Euromonitor International has officially rolled out the Top 100 City Destinations Ranking 2017 Edition, incorporating the WTM Global Travel Trends to give a peek at how city destinations rank on a global scale.
It also delved into the in-destination innovations and how travel trends are borne out of the opportunities and challenges that cities face.
But no need to fret over the numerous report pages, because we’ve whittled down the highlights for you right here.
The top ten most visited cities in the world
According to the report, Hong Kong holds title of most visited city in the world for the eighth consecutive year, followed by Bangkok and London, which represents the most visited city in Europe and the only European city in the top ten ranking, along with Paris.
How Australian and New Zealand cities performed
- Sydney takes 53rd spot with 3,857,900 arrivals in 2017, experiencing 6.6 per cent annual growth from 2016 but dropping one place in the global rankings
- Climbing two places, Melbourne ranks 77th with 2,782,700 arrivals, experiencing annual growth of 9.8 per cent
- And finally, Auckland takes the 81st place with 2,625,100, growing 5.2 per cent and notching up two places in the global rankings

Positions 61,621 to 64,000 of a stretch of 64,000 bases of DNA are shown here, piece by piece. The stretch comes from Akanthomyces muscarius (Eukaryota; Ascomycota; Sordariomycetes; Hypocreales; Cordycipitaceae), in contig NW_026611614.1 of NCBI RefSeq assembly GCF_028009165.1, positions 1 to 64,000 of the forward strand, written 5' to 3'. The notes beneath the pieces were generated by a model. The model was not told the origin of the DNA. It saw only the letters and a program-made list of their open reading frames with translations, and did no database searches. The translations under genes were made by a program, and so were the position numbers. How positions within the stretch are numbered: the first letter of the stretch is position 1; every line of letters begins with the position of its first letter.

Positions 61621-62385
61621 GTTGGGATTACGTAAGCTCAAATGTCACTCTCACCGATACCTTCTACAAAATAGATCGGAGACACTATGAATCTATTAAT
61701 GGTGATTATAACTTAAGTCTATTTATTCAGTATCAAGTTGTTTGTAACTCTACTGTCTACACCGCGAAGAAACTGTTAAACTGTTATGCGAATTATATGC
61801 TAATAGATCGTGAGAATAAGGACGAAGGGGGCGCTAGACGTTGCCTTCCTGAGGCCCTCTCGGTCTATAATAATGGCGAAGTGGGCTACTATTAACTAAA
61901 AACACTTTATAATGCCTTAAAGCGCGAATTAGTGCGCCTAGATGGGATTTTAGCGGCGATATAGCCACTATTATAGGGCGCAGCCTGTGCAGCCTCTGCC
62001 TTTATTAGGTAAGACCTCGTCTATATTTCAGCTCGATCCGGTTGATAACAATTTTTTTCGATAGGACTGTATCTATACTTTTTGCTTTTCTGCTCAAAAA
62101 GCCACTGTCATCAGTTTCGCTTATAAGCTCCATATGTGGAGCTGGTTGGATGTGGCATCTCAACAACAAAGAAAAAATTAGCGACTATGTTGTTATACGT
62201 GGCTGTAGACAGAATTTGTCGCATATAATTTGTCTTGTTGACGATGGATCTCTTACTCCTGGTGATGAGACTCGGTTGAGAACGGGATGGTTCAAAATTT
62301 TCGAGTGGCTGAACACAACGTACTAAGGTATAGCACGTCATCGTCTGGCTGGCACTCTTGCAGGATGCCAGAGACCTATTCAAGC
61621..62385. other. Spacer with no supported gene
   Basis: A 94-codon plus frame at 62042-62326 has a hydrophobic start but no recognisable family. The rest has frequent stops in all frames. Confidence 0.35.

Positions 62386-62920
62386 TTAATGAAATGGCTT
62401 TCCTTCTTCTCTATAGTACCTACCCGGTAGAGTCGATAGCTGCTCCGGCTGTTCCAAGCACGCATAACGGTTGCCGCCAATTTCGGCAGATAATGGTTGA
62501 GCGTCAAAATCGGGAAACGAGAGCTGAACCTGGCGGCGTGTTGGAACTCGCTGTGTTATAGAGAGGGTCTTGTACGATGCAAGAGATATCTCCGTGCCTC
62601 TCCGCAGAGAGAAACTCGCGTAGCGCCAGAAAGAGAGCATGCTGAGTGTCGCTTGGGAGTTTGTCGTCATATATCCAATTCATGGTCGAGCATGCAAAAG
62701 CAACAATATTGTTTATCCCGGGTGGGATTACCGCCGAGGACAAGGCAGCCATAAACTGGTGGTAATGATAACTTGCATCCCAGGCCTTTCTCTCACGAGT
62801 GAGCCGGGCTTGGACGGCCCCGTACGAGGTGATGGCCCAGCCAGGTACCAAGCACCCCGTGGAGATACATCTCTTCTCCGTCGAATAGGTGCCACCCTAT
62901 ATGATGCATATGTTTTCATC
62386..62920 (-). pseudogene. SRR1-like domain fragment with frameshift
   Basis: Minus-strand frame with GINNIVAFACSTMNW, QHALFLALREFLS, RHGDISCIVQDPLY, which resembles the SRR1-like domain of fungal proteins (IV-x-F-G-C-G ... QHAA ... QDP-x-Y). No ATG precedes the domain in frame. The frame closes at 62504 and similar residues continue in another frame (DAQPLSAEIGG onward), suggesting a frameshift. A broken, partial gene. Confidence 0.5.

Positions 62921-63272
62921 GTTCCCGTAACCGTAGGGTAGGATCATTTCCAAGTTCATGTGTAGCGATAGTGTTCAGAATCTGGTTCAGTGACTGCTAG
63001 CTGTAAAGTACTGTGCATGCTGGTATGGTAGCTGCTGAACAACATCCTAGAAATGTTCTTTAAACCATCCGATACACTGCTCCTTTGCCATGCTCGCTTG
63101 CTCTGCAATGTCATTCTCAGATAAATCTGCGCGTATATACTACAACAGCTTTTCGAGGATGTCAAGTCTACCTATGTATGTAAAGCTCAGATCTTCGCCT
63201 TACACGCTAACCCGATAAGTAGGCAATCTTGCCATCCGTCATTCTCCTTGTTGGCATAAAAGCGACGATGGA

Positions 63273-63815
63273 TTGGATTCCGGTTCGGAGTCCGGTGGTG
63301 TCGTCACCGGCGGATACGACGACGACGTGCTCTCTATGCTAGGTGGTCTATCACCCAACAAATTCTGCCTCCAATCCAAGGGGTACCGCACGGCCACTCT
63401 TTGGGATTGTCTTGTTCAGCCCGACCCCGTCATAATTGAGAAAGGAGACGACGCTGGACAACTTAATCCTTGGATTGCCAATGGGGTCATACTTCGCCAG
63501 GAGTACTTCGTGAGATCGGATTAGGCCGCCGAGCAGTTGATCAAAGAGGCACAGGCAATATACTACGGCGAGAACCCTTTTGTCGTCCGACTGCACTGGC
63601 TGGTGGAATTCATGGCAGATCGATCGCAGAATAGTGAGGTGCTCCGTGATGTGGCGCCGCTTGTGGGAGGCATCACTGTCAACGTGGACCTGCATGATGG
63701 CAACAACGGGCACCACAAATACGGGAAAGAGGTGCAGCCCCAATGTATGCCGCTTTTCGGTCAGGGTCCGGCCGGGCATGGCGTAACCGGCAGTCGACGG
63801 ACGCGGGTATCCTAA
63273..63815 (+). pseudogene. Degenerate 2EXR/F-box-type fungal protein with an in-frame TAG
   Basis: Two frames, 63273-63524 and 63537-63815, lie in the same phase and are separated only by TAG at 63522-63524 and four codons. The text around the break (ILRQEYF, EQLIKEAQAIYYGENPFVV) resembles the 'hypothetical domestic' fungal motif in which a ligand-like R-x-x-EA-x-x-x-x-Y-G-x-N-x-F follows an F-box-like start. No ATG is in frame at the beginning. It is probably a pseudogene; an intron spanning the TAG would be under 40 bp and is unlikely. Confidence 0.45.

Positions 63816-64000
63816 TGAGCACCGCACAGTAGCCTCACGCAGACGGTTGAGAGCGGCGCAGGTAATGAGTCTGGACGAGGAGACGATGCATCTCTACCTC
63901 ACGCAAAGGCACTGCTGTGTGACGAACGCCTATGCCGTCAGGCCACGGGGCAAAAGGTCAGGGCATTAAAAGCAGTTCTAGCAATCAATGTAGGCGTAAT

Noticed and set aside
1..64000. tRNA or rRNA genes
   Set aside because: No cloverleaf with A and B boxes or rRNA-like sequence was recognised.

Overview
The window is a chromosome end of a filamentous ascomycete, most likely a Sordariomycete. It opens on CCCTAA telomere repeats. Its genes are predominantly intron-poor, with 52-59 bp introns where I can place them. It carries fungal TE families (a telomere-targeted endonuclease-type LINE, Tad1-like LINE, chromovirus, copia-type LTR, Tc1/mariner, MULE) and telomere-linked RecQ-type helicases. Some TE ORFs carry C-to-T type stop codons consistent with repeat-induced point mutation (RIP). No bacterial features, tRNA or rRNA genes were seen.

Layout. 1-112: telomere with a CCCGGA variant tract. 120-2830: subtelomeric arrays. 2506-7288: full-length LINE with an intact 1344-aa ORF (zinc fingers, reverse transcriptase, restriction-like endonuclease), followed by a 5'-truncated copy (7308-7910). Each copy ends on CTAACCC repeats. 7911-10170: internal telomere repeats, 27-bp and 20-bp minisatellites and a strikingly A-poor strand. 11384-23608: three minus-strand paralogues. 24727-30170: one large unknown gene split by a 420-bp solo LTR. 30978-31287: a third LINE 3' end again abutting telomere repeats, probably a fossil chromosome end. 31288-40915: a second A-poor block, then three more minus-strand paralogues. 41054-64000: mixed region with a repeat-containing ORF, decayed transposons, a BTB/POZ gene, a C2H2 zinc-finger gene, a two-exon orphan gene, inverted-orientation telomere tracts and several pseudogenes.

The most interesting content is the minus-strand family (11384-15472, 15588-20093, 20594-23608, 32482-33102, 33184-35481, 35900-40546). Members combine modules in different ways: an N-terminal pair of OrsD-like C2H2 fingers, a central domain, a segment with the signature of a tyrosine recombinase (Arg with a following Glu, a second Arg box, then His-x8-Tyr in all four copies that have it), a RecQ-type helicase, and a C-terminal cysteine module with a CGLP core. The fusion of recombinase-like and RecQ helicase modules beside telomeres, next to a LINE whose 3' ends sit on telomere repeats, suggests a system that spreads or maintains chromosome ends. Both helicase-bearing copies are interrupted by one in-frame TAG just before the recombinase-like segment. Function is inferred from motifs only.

The top ten most visited cities in Asia
Globally, the top two cities are located in Asia. Hong Kong remains the largest arrivals city worldwide. Unlike Hong Kong, Bangkok has been performing very strongly in recent years.
Seoul closes out the top 10 in Asia, but with an expected double-digit decline in 2017, because of the tensions between South Korea and China.
Asia Pacific is the standout region that has driven change in the travel landscape over the past decade, and is expected to continue doing so in the coming decade.
Other report highlights
- Asian cities will dominate the global destination rankings in the next decade, thanks to the inexorable rise of Chinese outbound tourism.
- Indonesian cities are expected to benefit from a Chinese influx, boosted by the waiving of visa requirements. Denpasar, the gateway to Bali, is expected to see the strongest growth.
- In absolute growth terms, Delhi is expected to see the strongest increase in 2017, with 2.8 million more inbound arrivals compared to 2016. The 2014 e-visa launch in India has boosted arrivals.
- South Korean cities are expected to perform the worst in the region, as the strained relationship with China takes its toll. Jeju registered very strong growth in the past years due to its proximity to China, visa-free entry allowance and the rapid growth of low-cost carrier Jeju Air, but this reversed in 2017.
- Japanese cities are a victim of their own success. With the strong influx of Chinese tourists in recent years, hotel rates in Tokyo and neighbouring Chiba have skyrocketed, driving travellers away. Chiba registered decline, with Tokyo a mere slowdown.